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“We recently hosted what we called ‘Bedroom Confessions,'” says DeVonte Whitson, president of the Washington, D.C. chapter of Impulse Group. “It was a recorded piece, broken up into three parts. We invited various people from different backgrounds to a sit-down conversational piece, and we covered topics like interracial dating, mental health and how society perceives it, substance abuse and the destruction caused by crystal meth. We also talked about penis sizes and enjoyable sex positions.
“It was a forum where everybody could be themselves, and we could talk and discuss amongst each other and not have to worry about anyone judging what we’ve done or what we do or what our outlooks are. And we took that conversational piece, and then we placed it online where everyone else could listen to it.”
Impulse DC, a nonprofit organization focused on awareness of HIV and AIDS, mental health, and substance use, takes an “entertainment-based” approach. “We share that information in more of an entertaining fashion,” says Whitson. “As opposed to your typical conference where you have a group of people sitting down and someone up on stage spewing out stats for two hour. We package all of that information into a form where it’s better received. You can tell me that condoms are 99 percent effective while I’m sitting in a classroom, but if that message is written over a nude model, something about that sticks with me more than somebody spewing out that particular fact.”
Funded by the AIDS Healthcare Foundation, Impulse Group has 27 worldwide chapters focused on promoting healthier sexual choices and the concept of “safer sex” among the LGBTQ community — particularly groups at higher risk of HIV, such as gay and bisexual men aged 21 to 65.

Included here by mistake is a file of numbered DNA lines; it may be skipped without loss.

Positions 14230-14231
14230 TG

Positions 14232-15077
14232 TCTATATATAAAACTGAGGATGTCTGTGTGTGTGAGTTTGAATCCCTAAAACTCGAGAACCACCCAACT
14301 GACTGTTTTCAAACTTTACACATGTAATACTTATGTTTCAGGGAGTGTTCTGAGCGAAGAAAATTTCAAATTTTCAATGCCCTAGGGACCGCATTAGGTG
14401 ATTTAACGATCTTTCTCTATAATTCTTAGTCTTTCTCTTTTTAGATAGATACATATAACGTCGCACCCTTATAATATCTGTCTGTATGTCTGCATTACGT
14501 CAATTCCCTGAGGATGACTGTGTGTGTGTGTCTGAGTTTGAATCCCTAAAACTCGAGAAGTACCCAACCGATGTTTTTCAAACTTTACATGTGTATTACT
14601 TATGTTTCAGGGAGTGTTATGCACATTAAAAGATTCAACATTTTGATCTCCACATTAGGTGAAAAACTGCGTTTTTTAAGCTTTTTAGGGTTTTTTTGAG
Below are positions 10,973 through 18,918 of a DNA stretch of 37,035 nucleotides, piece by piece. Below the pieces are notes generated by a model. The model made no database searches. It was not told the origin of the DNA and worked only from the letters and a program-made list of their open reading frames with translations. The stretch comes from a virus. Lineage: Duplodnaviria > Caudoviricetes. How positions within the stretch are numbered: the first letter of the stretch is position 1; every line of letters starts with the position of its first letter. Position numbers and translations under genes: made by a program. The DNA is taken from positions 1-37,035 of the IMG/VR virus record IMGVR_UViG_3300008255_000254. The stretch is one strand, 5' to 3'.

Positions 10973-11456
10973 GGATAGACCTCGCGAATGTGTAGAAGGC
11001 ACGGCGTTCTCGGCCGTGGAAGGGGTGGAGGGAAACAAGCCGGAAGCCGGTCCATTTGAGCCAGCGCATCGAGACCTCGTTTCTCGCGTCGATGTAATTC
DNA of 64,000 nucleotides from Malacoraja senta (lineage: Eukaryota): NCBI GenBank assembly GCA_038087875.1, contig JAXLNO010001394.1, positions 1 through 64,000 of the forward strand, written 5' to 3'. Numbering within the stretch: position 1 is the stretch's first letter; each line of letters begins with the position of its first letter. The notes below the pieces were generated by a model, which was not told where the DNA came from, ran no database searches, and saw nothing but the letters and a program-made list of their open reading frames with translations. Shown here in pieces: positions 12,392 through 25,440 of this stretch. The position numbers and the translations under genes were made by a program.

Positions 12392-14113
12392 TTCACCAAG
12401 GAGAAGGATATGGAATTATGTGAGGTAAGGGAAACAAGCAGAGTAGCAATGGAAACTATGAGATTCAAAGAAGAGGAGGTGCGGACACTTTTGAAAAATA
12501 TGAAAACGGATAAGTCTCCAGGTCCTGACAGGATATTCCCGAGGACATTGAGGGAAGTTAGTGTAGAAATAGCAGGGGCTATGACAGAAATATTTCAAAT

Whitson says the form that health education takes can manifest itself in different ways, whether through social media, open bar events, one-on-one peer conversations, and even live performances. The group tries to refrain from making judgments or dictating people’s choices, instead looking at ways to make sure people are engaging in safer behaviors.
Impulse is volunteer-based, and there are no dues that prospective members have to pay. Those who want to get involved should contribute their own talents or focus on topics of interest to them.
“My question when it comes to someone who is interested is ‘What do you enjoy doing?'” says Whitson. “I feel that a person can be more effective and will take more ownership of whatever role they are in if they enjoy it. As long as you have a passion for the work, we are open, and there’s always something for someone to do to help us grow.”
Impulse Group DC’s 4th anniversary party, “Sin City,” is on Sunday, Oct. 20, from 6 to 10 p.m. at The Showroom, 1099 14th St. NW, Suite 101L. The casino-themed event features an open bar, hors d’oeuvres, and special guest Tiffany “New York” Pollard. There is a $5 suggested donation at the door. For more information, visit www.impulsegrp.org/washington or follow @impulsegroupdc on Instagram.
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